RICHMOND, Va. (WRIC) — By now, 18-year-old D’Marco Jackson is used to the drill when he is in the hospital.
“Deep breath in,” he says along with the doctor, as she checks his vital signs.
“It’s enough to say I lost count,” Jackson explains about his time in the hospital. “I’m here more than I am at home sometimes.”
It was when Jackson was giving it his all on the Glen Allen football field that he first realized something was wrong.
“It seemed like the more I worked out, the less in shape I was, which is not how it should work,” he remembers.
Blood tests confirmed something was wrong on February 20, 2013. Jackson was diagnosed with aplastic anemia. His body stopped producing enough new blood cells. Doctors at Children’s Hospital of Richmond at VCU prescribed buying time with immunotherapy, with the understanding a bone marrow transplant would offer a cure.
“We know with his type of disease that it’s very important to get the transplant as quickly as possible because the longer you wait, the higher your risk of having severe infectious or bleeding complications,” explains Dr. Christina Wiedl, a VCU Bone Marrow Transplant Physician.
Finding a match proved to be very difficult. Jackson does not have a sibling donor, and his Hispanic and African American makeup limits who can actually help. He spent two and a half years in and out of the hospital, endured countless checkups and sometimes learned bad news.
“It comes and goes like a roller coaster. Certain days I feel like I maybe could run a mile if I felt like it. But there are other days when I can’t even walk up and down my stairs at home,” Jackson tells 8News Anchor Amy Lacey. “I had a battery in me that wouldn’t die when I was healthy, and now it’s like I have one that won’t charge at all.”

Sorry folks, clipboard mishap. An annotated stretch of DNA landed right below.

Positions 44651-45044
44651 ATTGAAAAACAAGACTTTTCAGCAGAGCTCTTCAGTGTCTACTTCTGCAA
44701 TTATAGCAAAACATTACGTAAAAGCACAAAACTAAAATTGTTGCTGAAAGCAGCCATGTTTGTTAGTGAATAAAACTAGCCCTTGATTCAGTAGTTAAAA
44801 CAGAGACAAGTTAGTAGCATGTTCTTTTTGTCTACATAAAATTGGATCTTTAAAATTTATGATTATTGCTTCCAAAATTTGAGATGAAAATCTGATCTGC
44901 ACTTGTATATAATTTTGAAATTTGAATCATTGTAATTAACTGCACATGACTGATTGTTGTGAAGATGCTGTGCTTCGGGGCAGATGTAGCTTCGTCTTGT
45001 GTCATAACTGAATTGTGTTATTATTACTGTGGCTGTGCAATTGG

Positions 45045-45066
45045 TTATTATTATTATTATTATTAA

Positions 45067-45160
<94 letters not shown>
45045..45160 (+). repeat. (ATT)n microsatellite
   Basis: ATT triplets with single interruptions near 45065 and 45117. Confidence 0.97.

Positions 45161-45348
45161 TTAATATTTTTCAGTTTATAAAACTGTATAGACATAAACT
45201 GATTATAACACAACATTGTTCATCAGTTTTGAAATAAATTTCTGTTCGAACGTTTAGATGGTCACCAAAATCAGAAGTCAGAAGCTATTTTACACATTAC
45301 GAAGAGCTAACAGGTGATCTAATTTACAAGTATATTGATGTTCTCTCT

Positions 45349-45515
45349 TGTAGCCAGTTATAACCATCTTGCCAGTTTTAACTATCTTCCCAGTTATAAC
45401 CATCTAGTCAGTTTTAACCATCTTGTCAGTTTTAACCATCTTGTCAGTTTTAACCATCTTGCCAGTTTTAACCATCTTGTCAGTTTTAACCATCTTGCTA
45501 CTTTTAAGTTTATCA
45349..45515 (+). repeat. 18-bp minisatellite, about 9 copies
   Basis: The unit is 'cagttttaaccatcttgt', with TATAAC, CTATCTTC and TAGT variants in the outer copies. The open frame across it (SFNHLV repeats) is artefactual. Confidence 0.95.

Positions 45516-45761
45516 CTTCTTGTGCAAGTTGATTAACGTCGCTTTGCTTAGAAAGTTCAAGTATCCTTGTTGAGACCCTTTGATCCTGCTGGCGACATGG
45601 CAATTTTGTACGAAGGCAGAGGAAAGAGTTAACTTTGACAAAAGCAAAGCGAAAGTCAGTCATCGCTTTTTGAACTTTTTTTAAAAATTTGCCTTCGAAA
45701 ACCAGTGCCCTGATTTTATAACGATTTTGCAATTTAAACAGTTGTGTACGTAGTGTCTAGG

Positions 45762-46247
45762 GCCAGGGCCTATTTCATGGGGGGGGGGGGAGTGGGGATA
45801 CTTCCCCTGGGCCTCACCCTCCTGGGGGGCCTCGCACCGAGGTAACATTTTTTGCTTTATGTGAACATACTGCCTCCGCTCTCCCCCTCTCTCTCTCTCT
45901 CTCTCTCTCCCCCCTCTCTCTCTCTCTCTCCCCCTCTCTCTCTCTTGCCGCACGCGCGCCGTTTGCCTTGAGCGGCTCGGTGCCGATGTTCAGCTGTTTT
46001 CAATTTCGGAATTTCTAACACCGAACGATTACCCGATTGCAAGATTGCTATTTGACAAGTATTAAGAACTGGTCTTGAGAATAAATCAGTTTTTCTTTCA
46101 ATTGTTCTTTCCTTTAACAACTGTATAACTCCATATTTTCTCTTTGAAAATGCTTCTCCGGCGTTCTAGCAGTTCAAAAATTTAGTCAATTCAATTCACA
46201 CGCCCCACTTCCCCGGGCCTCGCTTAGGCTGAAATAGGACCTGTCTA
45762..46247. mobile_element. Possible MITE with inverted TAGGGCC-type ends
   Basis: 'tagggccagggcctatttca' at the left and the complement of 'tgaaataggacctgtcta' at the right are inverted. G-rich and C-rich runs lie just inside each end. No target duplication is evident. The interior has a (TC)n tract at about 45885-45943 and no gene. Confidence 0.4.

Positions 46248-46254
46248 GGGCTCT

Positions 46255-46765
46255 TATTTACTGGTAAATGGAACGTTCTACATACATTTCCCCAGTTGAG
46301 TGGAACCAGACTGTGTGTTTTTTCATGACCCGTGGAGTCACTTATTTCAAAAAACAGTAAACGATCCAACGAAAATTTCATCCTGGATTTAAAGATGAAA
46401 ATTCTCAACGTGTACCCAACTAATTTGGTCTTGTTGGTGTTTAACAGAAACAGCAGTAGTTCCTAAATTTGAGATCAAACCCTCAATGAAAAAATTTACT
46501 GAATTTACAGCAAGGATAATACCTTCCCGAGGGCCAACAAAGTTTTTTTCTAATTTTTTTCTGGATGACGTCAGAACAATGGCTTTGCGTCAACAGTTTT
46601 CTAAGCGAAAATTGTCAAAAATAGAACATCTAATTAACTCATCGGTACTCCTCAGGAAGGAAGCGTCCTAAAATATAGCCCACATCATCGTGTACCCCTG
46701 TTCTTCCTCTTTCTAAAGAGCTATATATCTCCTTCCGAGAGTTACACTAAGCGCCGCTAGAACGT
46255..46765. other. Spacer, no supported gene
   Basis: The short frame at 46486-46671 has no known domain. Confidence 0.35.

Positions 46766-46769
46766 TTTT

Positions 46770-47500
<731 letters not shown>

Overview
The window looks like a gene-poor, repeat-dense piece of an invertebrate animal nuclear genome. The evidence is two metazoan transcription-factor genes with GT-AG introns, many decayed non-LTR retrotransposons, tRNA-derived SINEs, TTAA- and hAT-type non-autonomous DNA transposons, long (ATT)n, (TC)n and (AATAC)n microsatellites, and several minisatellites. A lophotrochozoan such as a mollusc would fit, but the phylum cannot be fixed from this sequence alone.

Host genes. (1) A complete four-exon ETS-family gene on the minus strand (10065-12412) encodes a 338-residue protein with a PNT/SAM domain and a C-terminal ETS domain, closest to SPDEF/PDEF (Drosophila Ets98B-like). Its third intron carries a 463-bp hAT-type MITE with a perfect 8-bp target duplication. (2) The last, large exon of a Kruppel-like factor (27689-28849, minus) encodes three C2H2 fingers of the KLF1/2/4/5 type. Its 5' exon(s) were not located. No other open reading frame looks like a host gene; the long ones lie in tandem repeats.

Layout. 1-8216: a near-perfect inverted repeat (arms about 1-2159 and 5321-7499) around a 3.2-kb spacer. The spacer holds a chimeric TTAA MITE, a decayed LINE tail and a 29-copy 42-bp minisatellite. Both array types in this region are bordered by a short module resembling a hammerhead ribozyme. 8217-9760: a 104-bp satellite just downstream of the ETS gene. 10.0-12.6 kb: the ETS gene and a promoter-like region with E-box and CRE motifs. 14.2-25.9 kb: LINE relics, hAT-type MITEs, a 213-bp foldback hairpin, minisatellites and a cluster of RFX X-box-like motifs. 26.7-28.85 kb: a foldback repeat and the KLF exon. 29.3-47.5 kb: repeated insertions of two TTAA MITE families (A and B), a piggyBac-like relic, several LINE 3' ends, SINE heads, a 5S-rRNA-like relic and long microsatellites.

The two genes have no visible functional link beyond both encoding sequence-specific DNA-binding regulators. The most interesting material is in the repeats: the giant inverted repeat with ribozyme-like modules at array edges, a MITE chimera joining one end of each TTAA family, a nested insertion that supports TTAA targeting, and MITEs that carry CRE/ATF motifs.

Jackson relapsed in the spring, just in time for his graduation from Hermitage High School. He had transferred there and planned to play football. Instead, he made a bigger name for himself off the field with this moving two-minute commencement speech.
“I looked death in his face, and yes, it’s a he. I know because he’s visited me personally in my dreams,” Jackson says in the speech.
Five colleges, including his number one choice Temple, accepted Jackson, who ultimately had to defer to stay close to the hospital. It was his time there, however, that he realized a new goal, one that is far from the football field and close to his heart.
“Nurses, good nurses are what have helped me get through a lot of this,” explained Jackson, who said he wants to be a nurse to give back to kids living the nightmare he has already faced. “Now I know I have more to offer the world than just football. I think it took this for me to realize that.”
Finally, his college dreams are within reach.
“I didn’t think I’d live to see 19 because just in August my plan of action was to wait, wait, wait, and now all of a sudden, a week from now I’m about to go into a bone marrow transplant.”
He got the news just a few days ago. A stranger in Brazil is his perfect bone marrow match. Together they will begin his new chapter at VCU Massey Cancer Center.
“If everyone donated bone marrow, so many lives would be saved,” Jackson says, grateful for his donor.
In his graduation speech in June, Jackson told his fellow classmates, “If you or I put as much effort into gaining knowledge as we put into judging the people around us, we all have the power to change the world.”
Now he wants to change the world by being the face of a survivor, thanks to the person who selflessly offered to be his donor. Jackson encourages others of mixed heritage to join the Be the Match bone marrow registry to give everyone like himself a new chance at life.
“In just a few months, my whole entire road has changed. The road I’m going to travel has changed in a good way.”
Jackson turns 19 on Wednesday, but his mom says he will get a new birthday next week: October 16, the day he is scheduled to get his life-saving bone marrow transplant.
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